Female musicians want to sing their own story

Female musicians say they would like to be accorded the opportunity to articulate women’s issues, as they are better placed to do so than their better resourced male counterparts.

Rute Mbangwa - lamented lack of airplay.
Rute Mbangwa – lamented lack of airplay.

The women artists say they want to convey their own messages, more so in this age of the HIV/AIDS pandemic.

“The female audience is more comfortable with issues affecting them if articulated by their own, not by pretending male artists without first-hand experience of the issues at stake. It pains us to learn that a number of female musicians have composed dozens of educative songs to do with HIV/AIDS, but media outlets such as radio and television rarely play them, if at all,” said Edith Weutonga, a contemporary music artist.

She pointed out that she released a song titled ‘Usapaparike’ long back, but it was never played despite raising awareness about the need for protection against the HIV virus. Her other song 'Stone Child' (the dumped and neglected child) received little play on both radio and television.

Weutonga lamented that music to do with women and other crucial social issues, if composed by men, received preferential treatment and enjoy abundant publicity.

She said all artists should be invited to forums deliberating important issues like HIV/AIDS among others, to accord them the opportunity to compose educational songs from an informed position.

Another popular female musician, Rute Mbangwa, a jazz artist, also lamented lack of airplay for her music. She said the media was doing the nation a disservice by shunning her music that carried deep messages about issues affecting the nation and people across borders.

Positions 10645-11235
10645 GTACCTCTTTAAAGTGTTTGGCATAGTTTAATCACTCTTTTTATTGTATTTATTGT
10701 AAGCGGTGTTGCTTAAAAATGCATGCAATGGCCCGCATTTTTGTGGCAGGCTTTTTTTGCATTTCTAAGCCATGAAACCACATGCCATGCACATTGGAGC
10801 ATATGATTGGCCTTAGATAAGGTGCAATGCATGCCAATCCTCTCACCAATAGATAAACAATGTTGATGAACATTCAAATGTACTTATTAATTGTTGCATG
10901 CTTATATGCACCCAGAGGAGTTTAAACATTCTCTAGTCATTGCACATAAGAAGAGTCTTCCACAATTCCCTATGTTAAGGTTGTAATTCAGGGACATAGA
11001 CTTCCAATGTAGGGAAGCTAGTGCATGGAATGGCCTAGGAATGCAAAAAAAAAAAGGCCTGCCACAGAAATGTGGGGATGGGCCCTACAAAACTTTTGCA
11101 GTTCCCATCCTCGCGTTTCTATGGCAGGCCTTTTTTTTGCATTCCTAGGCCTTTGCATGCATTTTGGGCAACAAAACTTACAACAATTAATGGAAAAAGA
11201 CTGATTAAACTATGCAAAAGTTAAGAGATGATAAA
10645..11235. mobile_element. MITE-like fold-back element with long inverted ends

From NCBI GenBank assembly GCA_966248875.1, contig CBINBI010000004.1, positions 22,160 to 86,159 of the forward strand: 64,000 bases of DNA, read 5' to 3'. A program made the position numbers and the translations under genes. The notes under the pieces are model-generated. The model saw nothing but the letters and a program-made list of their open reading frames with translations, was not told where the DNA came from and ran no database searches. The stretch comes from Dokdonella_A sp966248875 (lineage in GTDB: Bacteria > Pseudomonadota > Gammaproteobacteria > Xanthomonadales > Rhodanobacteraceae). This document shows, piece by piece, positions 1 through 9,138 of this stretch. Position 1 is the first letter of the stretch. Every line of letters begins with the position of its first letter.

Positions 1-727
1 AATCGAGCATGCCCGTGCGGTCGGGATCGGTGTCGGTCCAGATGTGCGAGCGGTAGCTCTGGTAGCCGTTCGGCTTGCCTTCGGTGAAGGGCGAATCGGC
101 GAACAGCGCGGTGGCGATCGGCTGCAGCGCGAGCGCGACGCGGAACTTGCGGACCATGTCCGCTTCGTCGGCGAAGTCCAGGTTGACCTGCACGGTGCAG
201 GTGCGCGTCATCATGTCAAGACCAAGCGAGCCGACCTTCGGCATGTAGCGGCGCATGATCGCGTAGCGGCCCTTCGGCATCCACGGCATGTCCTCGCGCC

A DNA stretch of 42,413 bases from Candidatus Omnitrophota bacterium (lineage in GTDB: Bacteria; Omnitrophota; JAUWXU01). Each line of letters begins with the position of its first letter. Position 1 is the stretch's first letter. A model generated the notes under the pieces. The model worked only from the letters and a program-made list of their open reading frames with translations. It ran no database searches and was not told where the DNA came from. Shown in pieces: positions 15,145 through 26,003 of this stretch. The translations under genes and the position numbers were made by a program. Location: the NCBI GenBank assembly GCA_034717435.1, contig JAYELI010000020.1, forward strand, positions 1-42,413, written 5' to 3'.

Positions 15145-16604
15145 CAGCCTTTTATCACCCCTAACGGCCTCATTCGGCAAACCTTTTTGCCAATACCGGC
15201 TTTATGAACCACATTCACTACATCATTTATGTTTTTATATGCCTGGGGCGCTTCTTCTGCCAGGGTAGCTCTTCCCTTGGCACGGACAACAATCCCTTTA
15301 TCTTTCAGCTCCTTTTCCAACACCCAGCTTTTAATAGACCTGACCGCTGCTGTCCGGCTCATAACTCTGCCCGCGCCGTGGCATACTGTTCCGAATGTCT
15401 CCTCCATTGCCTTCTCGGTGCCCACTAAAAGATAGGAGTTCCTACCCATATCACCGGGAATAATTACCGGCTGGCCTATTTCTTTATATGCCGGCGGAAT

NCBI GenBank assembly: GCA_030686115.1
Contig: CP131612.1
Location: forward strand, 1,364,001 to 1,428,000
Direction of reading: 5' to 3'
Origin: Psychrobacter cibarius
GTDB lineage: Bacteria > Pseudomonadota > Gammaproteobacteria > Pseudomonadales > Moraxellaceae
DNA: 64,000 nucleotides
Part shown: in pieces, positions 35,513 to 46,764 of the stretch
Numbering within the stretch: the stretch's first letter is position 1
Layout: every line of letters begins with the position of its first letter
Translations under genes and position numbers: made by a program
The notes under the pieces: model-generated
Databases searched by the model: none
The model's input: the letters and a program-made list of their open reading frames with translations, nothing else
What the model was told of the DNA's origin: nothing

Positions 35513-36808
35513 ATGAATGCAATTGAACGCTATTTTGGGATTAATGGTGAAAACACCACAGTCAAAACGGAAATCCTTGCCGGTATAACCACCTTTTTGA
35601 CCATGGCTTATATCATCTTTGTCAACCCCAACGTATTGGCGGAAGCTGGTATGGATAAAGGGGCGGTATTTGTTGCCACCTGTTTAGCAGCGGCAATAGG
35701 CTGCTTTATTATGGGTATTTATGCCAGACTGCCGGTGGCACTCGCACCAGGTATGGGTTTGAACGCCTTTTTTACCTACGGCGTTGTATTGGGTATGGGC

“If only radio disc jockeys could give our music sufficient time and scrutinise its content with the public, Zimbabwe would be better informed about issues affecting them. Music is there to educate the public not just provide entertainment and DJs should regularly play songs to do with pandemics,” said Mbangwa.

The artists said they wanted a situation whereby female artists and all musicians would be given equal opportunity to be ambassadors for respective causes.

One of her songs, Pasipadya, which encouraged people to adopt behavioural change in light of the HIV pandemic 'did not enjoy the publicity it deserved'.

The song had the potential to encourage people living with HIV to have a positive approach to life, while AIDS orphans would be urged to live a positive and safe life.

Tina Watyoka, an afro pop musician and student at the Midlands State University, said there was need for female artists to be empowered to educate students at institutions of higher learning about the necessity for precautionary measures against HIV/AIDS.

Watyoka said as a result of poverty and the liquidity crunch, promiscuity at the institutions had reached alarming levels.

“If better equipped, I would help spread the message about the dangers posed by the virus among my peers at university,” Watyoka said, urging other artists regardless of gender to help fight HIV/AIDS at the institutions.

The three artists are in music collaboration ‘AMAWALA’ (those who shine), to send messages across despite their diverse musical backgrounds.

Respected musician and poet, Albert Nyathi, said that even without adequate resources “Artists of both sexes including journalists should utilise available resources to reach areas like universities and educate students accordingly.

Female artists, like other women in all sectors of the economy, are yet to benefit from the gender equality provided for in the Constitution.

Post published in: Arts

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